A recent study led by Joseph G. Allen, Assistant Professor of Exposure Assessment Science at Harvard T.H. Chan School of Public Health, found the effect of smoking e-cigarettes, or “vaping,” is strikingly similar to the way employees of a Missouri microwave popcorn facility were injured. The condition, caused by long-term exposure to the flavoring agent diacetyl, was dubbed “popcorn lung.”
“The heating, vaporization, and subsequent inhalation of these flavoring chemicals in e-cigarettes makes an exposure pathway for these flavorings that has significant similarities to those of the workers at the microwave popcorn facilities,” the report reads.
In 2000, eight workers at a microwave popcorn plant were diagnosed with obliterative bronchiolitis, a serious lung disease that is only curable by lung transplant. The symptoms are similar to those of COPD, with coughing and difficulty breathing.
Researchers at Harvard T.H. Chan School of Public Health suspect the same chemicals, which are used in flavored e-cigarettes and e-cigarette liquids, may pose similar dangers to our health.
In this study, 51 e-cigarette flavors were chosen from leading e-cigarette manufacturers to be sampled and tested. Diacetyl was found in 39 of the 51 flavors, 2,3-pentanedione (a diacetyl substitute) was found in 23 of the 51, and acetoin (a diacetyl substitute that is believed to convert itself to diacetyl), was found in 46 of the 51 flavors.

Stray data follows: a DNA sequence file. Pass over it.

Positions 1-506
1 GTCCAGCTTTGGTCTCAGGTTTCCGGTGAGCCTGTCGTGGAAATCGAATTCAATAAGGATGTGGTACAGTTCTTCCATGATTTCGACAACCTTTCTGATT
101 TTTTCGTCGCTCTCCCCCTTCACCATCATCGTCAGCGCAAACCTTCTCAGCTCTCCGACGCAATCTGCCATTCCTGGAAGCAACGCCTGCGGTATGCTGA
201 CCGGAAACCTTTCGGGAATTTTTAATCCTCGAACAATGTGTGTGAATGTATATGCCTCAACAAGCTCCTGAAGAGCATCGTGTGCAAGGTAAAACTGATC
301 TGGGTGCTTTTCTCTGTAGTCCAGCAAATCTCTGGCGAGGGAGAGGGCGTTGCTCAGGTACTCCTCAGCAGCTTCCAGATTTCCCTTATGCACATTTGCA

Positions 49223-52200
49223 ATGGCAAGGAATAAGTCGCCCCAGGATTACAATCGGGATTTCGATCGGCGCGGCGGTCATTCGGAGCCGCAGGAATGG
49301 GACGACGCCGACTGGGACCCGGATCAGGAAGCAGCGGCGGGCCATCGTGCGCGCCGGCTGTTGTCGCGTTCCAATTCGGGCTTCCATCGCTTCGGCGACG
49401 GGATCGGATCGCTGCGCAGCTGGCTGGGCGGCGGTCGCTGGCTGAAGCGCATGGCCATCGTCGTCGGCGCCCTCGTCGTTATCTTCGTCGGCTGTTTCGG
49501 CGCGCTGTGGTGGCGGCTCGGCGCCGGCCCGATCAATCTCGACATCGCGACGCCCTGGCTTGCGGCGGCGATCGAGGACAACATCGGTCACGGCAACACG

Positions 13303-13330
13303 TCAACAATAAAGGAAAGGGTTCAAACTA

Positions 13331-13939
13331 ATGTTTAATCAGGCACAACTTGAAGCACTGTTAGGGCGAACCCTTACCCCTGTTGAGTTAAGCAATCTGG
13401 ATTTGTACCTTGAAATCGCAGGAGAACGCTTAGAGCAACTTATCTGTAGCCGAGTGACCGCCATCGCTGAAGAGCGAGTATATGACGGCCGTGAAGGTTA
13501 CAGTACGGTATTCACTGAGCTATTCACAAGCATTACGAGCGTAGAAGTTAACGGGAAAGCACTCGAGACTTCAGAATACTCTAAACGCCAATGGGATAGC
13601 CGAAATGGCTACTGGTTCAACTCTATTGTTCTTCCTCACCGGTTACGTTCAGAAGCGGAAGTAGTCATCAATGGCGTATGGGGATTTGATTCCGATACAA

Although the U.S. Food and Drug Administration (FDA) has placed regulations on diacetyl and 2,3 pentanedione exposure in the workplace, there is no regulation for the chemical exposure to the general public. This includes children and young people, who are attracted to the flavorings in vaping liquids.
“Because of the associations between diacetyl and bronchiolitis obliterans and other severe respiratory diseases among workers inhaling heated vapors containing diacetyl,” the study report reads, “urgent action is recommended to further evaluate the extent of this new exposure to diacetyl and related flavoring compounds in e-cigarettes.”